My summary on scaling memcache at Facebook
Most of the modern web applications these days which have a more dominant read workload, experience significant infrastructure challenges. One of the primary challenges is to improve the user response time. This in turn leads to more user engament, and more revenue via Advertisements. Facebook currently solves this problem using memcached as a building block to build memcache, and scale it to support one of the largest social networking sites in the world.
This blogpost is a summary of the paper which Facebook presented at the NSDI conference this April, 2013. I read this paper as part of my CS599 (NoSql & New SQL Database management systems) course here at USC.
The two major design goals which Facebook considered were:
Any change must impact a userfacing or operational issue. Optimizations that have limited scope are rarely considered.
The probability of having stale data in the system is a parameter to be tuned, however its okay to have it as long as we insulate the backend storage from excessive load.
One of the primary challenges of scaling thousands of servers in a cluster is to reduce the latency (time taken to fetch the cached data) and load (cost of a cache miss).
Facebook tries to solve the latency problem by implementing the following techniques:
- Parallel requests and batching
- Optimizing client server communication
- Avoiding incast congestion
Parallel requests and batching
The web application code is analyzed to minimize the number of network round trips to respond to page requests. This is done by analyzing the data dependencies and modelling them as a directed acyclic graph (DAG). The web server makes use of this DAG to maximize the number of key,value pairs that can be fetched concurrently.
Optimizing Client Server Communication
Memcached servers do not communicate with each other. When appropriate, they embed the complexity of the system into a stateless client rather than in the memcached servers.
Client logic is provided as two components: a library that can be embedded into applications or as a standalone proxy named mcrouter. This proxy presents a memcached server interface and routes the requests/replies to/from other servers.
The clients rely on UDP and TCP to communicate with the memcached servers. Clients use UDP for get requests as it is connectionless and every thread in the web server can directly communicate with a memcached server bypassing the mcrouter without establishing a connection and there by reducing the overhead. The UDP implementation detects the packets that arrive out of order and the ones which are dropped. These are treated as errors on the client side and these are treated as cache misses. Facebook claims that under peak load, memcache clients observe that 0.25% of get requests are discarded. About 80% of these drops are due to late or dropped packets, while the remainder are due to out of order delivery.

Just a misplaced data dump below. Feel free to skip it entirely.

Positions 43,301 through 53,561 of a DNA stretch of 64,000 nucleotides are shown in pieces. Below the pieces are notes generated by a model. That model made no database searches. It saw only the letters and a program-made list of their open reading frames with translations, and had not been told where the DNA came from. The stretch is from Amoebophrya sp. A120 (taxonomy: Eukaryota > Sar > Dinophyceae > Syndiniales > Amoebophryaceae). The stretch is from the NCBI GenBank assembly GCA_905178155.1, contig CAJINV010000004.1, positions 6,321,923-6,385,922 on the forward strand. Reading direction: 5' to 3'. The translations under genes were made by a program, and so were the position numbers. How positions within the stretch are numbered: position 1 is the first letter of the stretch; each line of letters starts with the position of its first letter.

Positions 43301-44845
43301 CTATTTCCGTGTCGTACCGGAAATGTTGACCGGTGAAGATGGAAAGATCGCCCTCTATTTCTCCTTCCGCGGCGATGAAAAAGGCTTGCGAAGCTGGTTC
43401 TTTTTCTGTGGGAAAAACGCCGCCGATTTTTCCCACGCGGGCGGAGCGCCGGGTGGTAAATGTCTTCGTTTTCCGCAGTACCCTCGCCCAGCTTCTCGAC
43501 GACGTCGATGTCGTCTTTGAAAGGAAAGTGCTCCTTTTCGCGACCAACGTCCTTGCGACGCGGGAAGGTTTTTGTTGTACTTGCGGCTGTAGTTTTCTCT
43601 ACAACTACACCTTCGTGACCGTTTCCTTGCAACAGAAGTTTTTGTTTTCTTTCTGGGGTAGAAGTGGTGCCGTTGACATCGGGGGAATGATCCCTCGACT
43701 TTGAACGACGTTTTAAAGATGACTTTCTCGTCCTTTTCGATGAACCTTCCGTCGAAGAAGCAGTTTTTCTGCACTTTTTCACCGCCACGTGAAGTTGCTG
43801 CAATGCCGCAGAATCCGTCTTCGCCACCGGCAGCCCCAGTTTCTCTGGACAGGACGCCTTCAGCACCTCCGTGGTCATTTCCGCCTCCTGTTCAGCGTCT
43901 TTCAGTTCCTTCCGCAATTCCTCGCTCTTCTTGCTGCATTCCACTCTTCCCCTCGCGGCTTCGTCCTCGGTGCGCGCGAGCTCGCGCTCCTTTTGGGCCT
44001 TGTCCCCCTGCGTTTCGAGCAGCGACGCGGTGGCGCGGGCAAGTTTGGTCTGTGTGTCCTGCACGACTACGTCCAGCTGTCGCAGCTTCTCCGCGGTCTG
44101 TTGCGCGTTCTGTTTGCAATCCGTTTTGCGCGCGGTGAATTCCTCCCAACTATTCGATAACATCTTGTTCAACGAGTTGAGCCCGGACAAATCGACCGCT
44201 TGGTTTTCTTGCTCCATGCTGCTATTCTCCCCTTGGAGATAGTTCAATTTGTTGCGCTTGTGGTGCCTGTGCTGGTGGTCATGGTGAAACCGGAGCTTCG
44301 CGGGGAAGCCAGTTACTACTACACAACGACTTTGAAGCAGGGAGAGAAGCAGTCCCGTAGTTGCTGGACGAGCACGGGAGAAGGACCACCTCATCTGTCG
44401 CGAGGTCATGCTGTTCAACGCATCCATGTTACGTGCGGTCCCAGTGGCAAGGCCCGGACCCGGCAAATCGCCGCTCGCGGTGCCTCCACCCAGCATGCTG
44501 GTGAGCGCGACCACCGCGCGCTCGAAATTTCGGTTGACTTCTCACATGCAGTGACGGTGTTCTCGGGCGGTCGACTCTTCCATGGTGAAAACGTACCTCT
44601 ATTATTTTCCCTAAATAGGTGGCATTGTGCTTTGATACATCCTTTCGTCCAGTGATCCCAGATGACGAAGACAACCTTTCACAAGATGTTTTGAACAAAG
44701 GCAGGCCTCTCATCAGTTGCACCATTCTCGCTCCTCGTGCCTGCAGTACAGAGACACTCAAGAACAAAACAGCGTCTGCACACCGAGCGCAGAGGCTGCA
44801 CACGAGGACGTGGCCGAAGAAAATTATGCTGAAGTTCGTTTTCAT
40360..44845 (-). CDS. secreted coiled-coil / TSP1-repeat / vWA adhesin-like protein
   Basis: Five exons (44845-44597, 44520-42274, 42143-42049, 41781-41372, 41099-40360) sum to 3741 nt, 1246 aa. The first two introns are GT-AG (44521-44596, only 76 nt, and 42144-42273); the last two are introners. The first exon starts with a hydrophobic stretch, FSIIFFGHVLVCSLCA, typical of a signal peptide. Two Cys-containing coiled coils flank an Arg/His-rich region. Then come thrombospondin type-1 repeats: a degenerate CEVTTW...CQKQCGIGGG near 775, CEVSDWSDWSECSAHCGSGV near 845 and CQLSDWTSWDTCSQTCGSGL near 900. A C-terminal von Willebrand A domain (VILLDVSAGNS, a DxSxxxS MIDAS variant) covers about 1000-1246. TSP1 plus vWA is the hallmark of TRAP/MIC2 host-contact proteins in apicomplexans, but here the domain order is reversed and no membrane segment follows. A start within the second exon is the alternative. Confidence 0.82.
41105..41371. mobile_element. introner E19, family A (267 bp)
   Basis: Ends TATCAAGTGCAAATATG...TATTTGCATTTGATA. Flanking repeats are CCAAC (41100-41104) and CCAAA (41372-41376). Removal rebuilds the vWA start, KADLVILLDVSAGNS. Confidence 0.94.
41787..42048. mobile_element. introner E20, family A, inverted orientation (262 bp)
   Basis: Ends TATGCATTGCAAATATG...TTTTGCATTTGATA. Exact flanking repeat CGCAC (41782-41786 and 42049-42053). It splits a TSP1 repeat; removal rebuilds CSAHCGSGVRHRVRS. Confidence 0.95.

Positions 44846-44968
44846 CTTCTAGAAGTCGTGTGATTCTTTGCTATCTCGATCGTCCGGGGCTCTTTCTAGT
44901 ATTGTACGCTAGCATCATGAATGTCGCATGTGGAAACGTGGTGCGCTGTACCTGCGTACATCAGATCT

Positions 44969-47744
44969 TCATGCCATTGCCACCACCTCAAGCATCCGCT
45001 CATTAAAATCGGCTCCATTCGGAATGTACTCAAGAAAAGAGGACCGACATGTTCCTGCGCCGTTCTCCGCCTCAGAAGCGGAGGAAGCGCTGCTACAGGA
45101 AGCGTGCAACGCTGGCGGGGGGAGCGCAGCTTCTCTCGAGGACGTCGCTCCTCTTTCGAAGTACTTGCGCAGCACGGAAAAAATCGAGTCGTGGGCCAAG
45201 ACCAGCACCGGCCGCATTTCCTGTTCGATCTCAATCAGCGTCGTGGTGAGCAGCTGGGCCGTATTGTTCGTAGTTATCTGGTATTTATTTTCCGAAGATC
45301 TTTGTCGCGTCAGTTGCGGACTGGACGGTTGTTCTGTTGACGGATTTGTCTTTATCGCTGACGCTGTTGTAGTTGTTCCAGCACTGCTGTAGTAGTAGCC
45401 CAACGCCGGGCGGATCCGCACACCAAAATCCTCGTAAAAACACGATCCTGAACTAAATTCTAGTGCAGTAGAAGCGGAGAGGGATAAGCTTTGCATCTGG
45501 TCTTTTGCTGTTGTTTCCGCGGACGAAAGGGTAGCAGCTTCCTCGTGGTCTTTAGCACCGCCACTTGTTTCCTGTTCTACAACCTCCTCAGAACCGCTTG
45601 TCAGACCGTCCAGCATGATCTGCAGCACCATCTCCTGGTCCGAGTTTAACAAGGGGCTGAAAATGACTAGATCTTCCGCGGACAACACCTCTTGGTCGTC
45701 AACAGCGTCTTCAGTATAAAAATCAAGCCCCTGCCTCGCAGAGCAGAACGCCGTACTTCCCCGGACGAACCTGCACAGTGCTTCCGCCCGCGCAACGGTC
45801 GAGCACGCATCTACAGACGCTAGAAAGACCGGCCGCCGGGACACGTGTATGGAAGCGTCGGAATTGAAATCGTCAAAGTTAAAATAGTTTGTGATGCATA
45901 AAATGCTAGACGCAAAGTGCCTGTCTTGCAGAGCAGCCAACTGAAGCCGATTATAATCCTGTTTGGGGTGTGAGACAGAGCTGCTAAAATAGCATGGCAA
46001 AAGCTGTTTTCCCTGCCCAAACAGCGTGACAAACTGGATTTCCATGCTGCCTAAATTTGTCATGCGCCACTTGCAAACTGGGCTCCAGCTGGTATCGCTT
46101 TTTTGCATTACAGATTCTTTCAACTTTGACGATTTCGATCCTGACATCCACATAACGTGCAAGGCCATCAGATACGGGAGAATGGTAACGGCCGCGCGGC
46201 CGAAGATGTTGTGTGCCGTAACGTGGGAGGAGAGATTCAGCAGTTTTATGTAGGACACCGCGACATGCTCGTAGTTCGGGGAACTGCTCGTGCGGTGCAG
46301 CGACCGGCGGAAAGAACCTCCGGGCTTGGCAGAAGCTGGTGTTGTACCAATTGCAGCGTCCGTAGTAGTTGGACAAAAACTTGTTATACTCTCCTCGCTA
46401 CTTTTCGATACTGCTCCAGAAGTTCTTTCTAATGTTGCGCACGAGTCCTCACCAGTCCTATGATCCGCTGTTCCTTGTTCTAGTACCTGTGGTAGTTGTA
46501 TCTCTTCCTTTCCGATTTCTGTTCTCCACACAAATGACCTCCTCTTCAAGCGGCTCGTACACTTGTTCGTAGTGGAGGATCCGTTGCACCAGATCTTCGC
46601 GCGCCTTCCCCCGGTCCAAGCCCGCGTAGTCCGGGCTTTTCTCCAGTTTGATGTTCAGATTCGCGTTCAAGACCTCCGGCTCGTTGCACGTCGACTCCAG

For reliability, clients perform set and delete operations over TCP.
Incast congestion is a situation where a single web server becomes a bottleneck as its bombarded with many responses from many memcached servers at the same time. Facebook eliminates this by implementing a flow control mechanism on the memcache clients. It is similar to the sliding window protocol which TCP employs for congestion control.
Facebook tries to optimize the frequency of fetching data from the backend database when web servers don’t find the data they are looking for in the cache. The following three techniques are currently employed
- Memcache Pools
- Replication within Pools
This mechanism is introduced to solve two problems i.e. stale sets and thundering herds. Stale sets occur when a web server sets a value in memcache and it does not reflect the latest value in the database. Thundering herd occurs when a specific key undergoes a lot of read & write activity.
Stale sets are avoided by issuing a short lived 64 bit lease token which are bound to the keys which clients originally requested. These clients then provide the lease token while setting the value in the cache and making use of this the memcached instances can determine whether the data should be stored or not.
The thundering herd issue is solved by limiting the rate at which the lease tokens are issued and there by signalling other clients to wait for a while before they request for the key’s value.